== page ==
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Nov. 17 — A botched execution that left the inmate writhing and thrashing around on his gurney during the 43-minute procedure was “unnecessarily prolonged and horribly painful,” but it wasn’t cruel and unusual, the U.S. Court of Appeals for the Tenth Circuit ruled Nov. 15 ( Estate of Lockett v. Fallin , 2016 BL 379808, 10th Cir., No. 15-6134, 11/15/16 ).
The decision makes clear that an inmate’s estate can’t sustain an Eighth Amendment claim simply by showing that the execution was painful or that the authorities could’ve adopted other fail-safe measures to prevent mishaps.
Some risk of pain is inherent in even the most humane execution methods, the court said in an opinion by Judge Gregory A. Phillips.
The court upheld the dismissal of a suit brought by the estate of Clayton Lockett, ruling that the mistakes made during Lockett’s 2014 execution didn’t violate his clearly established right to be free from cruel and unusual punishment.
“Everyone acknowledges that Lockett suffered during his execution,” the court said. “But that alone does not make out an Eighth Amendment claim.”
Much of Lockett’s suffering was attributable to a botched insertion of an intravenous line into Lockett’s groin area, which caused the drugs to leak into the surrounding tissue rather than into his bloodstream, keeping Lockett from receiving full doses of the drugs, the court said. Officials didn’t immediately notice the problem because they had covered the area with a cloth for modesty’s sake.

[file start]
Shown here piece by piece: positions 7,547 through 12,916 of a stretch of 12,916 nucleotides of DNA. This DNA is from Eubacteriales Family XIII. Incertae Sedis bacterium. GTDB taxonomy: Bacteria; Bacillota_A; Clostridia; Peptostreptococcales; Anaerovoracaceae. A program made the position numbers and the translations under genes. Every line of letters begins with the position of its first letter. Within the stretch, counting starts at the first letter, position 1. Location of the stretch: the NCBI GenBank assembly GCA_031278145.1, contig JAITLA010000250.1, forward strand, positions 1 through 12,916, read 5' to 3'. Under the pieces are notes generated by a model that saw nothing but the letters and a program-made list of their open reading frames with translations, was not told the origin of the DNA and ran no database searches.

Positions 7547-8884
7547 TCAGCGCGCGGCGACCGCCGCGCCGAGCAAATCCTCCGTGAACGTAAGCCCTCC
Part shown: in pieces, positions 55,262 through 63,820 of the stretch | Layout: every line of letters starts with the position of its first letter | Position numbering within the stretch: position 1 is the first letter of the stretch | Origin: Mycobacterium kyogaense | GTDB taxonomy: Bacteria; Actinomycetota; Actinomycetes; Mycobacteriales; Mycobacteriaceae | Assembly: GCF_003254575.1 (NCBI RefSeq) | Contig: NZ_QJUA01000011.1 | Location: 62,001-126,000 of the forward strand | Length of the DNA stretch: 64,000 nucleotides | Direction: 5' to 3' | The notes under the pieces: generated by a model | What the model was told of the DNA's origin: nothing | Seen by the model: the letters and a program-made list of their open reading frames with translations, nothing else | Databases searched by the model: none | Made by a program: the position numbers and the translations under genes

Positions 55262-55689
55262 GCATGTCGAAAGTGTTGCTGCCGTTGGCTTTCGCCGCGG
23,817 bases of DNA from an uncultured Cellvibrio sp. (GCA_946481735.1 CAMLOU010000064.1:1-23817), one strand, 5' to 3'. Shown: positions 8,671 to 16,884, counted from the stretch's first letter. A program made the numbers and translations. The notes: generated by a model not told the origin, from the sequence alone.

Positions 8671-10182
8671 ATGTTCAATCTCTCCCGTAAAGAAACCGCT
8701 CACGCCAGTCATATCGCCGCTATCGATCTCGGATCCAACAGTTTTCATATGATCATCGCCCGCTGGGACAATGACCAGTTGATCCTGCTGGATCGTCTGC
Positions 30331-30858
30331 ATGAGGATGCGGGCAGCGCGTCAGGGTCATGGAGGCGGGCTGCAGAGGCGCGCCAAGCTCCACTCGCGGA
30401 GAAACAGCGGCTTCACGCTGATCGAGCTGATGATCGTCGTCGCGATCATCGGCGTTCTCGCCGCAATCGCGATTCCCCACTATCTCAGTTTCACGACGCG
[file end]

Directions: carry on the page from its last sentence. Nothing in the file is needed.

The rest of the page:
Mishaps like this don’t rise to the level of “torture or deliberate indifference” necessary to sustain a claim that authorities violated Lockett’s Eighth Amendment rights, the court said.
The court also rebuffed the estate’s argument that the state was indifferent to Lockett’s welfare because this was the first time the state had used the controversial sedative midazolam hydrochloride in its three-drug lethal-injection cocktail.
Oklahoma switched to midazolam because sodium thiopental and pentobarbital had become unavailable, not because the state wanted to inflict additional and unnecessary pain, the court said.
Judges Neil M. Gorsuch joined the opinion. Judge Nancy Moritz filed a concurrence agreeing with the result but suggesting that the majority should’ve limited its discussion to the estate’s failure to overcome the officials’ qualified immunity.
Alan K. Chen, University of Denver, Sturm College of Law argued the case for Lockett’s estate. David W. Lee, Collins Zorn & Wagner, Oklahoma City, and Aaron J. Stewart of the Oklahoma Attorney General’s Office, argued on behalf of the defendants.
To contact the reporter on this story: Lance J. Rogers in Washington at LRogers@bna.com
To contact the editor responsible for this story: C. Reilly Larson at email@example.com
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